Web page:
Pavel Kolesnikov continues the piano music legacy at Paxton House

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By Ellie Palmer

20 June 2019

Pavel Kolesnikov talks about making his Music at Paxton festival debut this July

Pavel Kolesnikov makes his Music at Paxton festival debut this July, following in the footsteps of musicians who would have performed on the 1830s Broadwood Box piano that still resides in the 18th-century neo-Palladian-style Paxton House in the Scottish borders.

While playable, the Broadwood is in need of some restoration work but it’s an immediate reminder that piano music was very much part of domestic and social life in the Georgian and Victorian periods at Paxton. This year it’s the modern Steinway that takes centre stage as the Music at Paxton festival presents a series of recitals from 19-28 July, by pianists including Pavel Kolesnikov, Paul Lewis and Tom Poster, and, in combination with their recital partners, Gary Matthewman (with soprano Louise Alder), Piers Lane (with violinist Tasmin Little) and Tim Horton (the Leonore Piano Trio).

Pavel Kolesnikov makes his Music at Paxton festival debut this July

 

 

Born into a family of scientists in Novosibirsk in 1989, Pavel Kolesnikov attended the Moscow Conservatoire at 18, before continuing his studies at the Royal College of Music in London and with Maria João Pires in Brussels.

It was a global competition that launched Pavel onto the world stage. Held only once every three years, the Honens International Piano Competition attracts talent from around the world, and the intense process earned Pavel the 2012 prize; $100,000 cash and a three-year career development program valued at $500,000.

Since becoming Prize Laureate of the Honens International Piano Competition, his international performances have attracted awards and rave notices with reviewers uniformly praising the intelligence, sensitivity, unfailing musicality and beauty of his interpretations.

Carving out a successful career as a musician takes more than dedication and hard work and being ‘different’ doesn’t always work for an artistic goal. The Russian believes that, ‘as a musician, one is occupied with searching for a certain elusive truth; the more you succeed in this personal quest, the more your work becomes original, which implies both uniqueness and truthfulness.’ He adds, ‘staying original means asking yourself: Why am I making music, what for? And what is music, why do we need it at all? As a musician, there is a need for artistic hygiene, so to speak, and these kinds of hard but basic questions can lead you in the right direction artistically.’

Pavel Kolesnikov appeared on the cover of issue 103 of Pianist magazine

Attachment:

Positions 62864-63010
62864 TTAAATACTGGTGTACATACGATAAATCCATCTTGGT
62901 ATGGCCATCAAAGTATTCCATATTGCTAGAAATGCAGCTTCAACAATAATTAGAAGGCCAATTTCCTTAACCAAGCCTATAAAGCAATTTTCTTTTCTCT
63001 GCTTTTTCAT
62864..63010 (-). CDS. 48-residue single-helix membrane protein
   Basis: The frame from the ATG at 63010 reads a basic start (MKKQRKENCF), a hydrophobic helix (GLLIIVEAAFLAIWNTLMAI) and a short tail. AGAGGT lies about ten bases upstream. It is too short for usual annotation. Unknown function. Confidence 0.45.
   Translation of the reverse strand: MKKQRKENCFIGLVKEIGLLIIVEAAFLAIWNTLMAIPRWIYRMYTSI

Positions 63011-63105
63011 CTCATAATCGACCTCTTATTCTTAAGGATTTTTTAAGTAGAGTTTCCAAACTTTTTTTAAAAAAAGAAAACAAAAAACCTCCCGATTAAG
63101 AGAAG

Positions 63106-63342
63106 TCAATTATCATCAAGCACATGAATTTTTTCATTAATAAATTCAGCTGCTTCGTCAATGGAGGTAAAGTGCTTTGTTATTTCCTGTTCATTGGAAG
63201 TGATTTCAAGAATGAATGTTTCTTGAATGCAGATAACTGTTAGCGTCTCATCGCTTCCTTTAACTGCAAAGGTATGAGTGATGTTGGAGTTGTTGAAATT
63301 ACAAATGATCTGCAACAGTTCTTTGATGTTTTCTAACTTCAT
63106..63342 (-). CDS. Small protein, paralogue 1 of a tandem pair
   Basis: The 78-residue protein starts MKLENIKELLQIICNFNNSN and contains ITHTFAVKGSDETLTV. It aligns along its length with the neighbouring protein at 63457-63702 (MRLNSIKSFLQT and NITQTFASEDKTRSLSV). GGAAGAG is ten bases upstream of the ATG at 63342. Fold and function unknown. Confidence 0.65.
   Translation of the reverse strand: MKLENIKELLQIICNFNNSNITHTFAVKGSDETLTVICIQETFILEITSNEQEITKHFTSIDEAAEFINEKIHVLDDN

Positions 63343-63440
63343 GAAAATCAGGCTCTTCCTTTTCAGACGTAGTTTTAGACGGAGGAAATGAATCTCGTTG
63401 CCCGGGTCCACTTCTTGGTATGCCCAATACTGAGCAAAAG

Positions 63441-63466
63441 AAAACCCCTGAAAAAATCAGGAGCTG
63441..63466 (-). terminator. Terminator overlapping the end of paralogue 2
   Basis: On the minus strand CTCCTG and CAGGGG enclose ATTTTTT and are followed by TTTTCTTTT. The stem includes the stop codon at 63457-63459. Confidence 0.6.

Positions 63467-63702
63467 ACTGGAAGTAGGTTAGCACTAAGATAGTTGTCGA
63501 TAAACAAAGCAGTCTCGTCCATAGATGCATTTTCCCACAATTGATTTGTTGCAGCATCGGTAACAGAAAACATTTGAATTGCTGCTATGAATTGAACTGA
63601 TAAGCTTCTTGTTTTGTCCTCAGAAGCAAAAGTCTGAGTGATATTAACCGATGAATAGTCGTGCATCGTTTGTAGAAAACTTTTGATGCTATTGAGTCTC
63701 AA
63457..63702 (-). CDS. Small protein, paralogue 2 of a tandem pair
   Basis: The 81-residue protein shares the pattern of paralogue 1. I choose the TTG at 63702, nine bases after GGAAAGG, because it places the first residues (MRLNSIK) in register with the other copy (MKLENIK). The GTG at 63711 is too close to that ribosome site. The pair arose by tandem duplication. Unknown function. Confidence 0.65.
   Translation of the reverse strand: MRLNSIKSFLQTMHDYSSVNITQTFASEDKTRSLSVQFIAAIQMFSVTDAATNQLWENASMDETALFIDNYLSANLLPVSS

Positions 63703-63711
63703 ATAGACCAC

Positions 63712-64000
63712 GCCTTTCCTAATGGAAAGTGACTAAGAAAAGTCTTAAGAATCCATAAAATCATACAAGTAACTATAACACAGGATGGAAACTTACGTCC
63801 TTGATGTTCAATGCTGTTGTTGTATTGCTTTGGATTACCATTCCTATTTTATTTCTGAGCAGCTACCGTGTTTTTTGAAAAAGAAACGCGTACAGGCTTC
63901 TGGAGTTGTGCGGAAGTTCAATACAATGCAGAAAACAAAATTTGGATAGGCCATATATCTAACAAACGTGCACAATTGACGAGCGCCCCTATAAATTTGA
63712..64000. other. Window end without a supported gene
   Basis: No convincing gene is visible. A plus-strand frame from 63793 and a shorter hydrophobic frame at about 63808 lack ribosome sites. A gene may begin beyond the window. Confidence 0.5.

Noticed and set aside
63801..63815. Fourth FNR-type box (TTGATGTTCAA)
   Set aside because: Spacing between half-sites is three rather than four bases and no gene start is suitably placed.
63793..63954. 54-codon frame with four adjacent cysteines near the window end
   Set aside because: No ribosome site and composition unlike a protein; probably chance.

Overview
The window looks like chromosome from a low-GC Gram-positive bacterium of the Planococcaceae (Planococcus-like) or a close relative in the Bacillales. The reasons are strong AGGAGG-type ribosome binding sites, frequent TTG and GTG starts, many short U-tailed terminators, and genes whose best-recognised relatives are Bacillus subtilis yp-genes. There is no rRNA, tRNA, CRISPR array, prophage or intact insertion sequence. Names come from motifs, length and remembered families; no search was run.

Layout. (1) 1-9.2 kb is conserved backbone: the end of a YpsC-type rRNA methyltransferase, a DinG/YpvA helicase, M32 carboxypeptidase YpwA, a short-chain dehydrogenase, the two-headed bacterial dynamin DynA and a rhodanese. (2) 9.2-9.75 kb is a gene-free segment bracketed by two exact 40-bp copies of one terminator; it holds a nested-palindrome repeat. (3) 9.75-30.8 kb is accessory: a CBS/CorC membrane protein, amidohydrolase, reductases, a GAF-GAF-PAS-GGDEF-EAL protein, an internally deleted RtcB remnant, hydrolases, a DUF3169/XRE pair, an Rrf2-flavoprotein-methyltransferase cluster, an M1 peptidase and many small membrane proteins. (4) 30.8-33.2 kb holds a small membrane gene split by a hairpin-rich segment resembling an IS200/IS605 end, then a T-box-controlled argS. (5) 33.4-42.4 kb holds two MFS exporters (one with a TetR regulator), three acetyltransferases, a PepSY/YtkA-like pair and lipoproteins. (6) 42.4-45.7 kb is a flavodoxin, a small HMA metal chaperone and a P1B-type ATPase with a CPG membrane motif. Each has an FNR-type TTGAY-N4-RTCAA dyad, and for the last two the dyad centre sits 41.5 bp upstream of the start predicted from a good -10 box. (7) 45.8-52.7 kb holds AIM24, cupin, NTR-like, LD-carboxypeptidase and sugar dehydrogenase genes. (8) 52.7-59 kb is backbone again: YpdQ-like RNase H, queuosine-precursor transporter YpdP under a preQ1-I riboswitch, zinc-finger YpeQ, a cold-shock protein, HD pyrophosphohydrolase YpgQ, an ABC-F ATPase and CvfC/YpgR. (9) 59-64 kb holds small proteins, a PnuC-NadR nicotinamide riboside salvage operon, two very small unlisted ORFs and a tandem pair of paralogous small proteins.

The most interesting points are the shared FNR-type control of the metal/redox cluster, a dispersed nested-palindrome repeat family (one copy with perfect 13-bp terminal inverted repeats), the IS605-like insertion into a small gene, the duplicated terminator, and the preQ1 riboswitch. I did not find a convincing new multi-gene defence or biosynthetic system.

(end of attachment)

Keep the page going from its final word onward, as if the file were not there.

This process of artistic cleansing has clearly paid off. In addition to performing as a soloist, recitalist and chamber musician, Pavel finds time to compose. His recordings for Hyperion Records, including his debut album, Tchaikovsky’s ‘The Seasons’, have attracted uniformly critical acclaim. Pavel believes it is healthier to do different things rather than just one, ‘although I must admit fitting all these various things in is a real challenge. And that’s exactly my problem with composing - as much as I want to do it, it is extremely time-consuming. Thus, I temper my appetite and put it aside for later!’

Variety inspires Pavel. He is well known for his love of photography and vintage perfume. Photography, he says, ‘teaches you composition in a very intense way. The camera is the only instrument really that allows you to try out any number of compositional possibilities and asses them against each other, instantaneously. It is a great discipline for a musician because composition - be it proportions of a single phrase or the way you bring a large scale piece together - is vital, but can be quite hard to grasp because of the fluidity of musical material.’

"Staying original means asking yourself: Why am I making music, what for? And what is music, why do we need it at all?"

 

Pavel’s fascination with vintage perfume goes back to his childhood, when he became interested in the science of perfume; how it works and what goes into it. In an interview with The Scotsman, he said it would be his dream career to be a parfumier if he wasn’t a pianist. ‘I have tried to find a way for a meaningful ménage of music and perfume, but so far haven't succeeded. In a way, perfume is extremely similar to music and perhaps this is why trying to make them work together is harder than it seems to be - maybe it's simply too much of the same thing.’

Variety is also at the heart of this year’s Music at Paxton programme, which presents an eclectic range of music from the mid-18th century to the present day. Core classical repertoire is central to the programme, but events with family audiences and folk music also feature. The Maxwell String Quartet has been appointed ‘Associate Ensemble’ from 2019-2021 and will this year be achieving the singular feat of appearing in all three formats. Other artists include the Albion String Quartet, violinist Savitri Grier, horn player Ben Goldscheider, cellist Laura van der Heijder and, in association with Live Music Now Scotland, Robbie Greig, Hamish Macleod, Graham Rorie and Aidan Moodie.

Pavel will be performing a programme of music by Chopin, Schumann, Bartok Debussy and Beethoven ('Waldstein' and 'Moonlight' Sonatas) on Wednesday 24 July at the Music at Paxton festival near Berwick-on-Tweed.

Music at Paxton runs from 19-28 July 2019. For more information and to book tickets visit www.musicatpaxton.co.uk 

 

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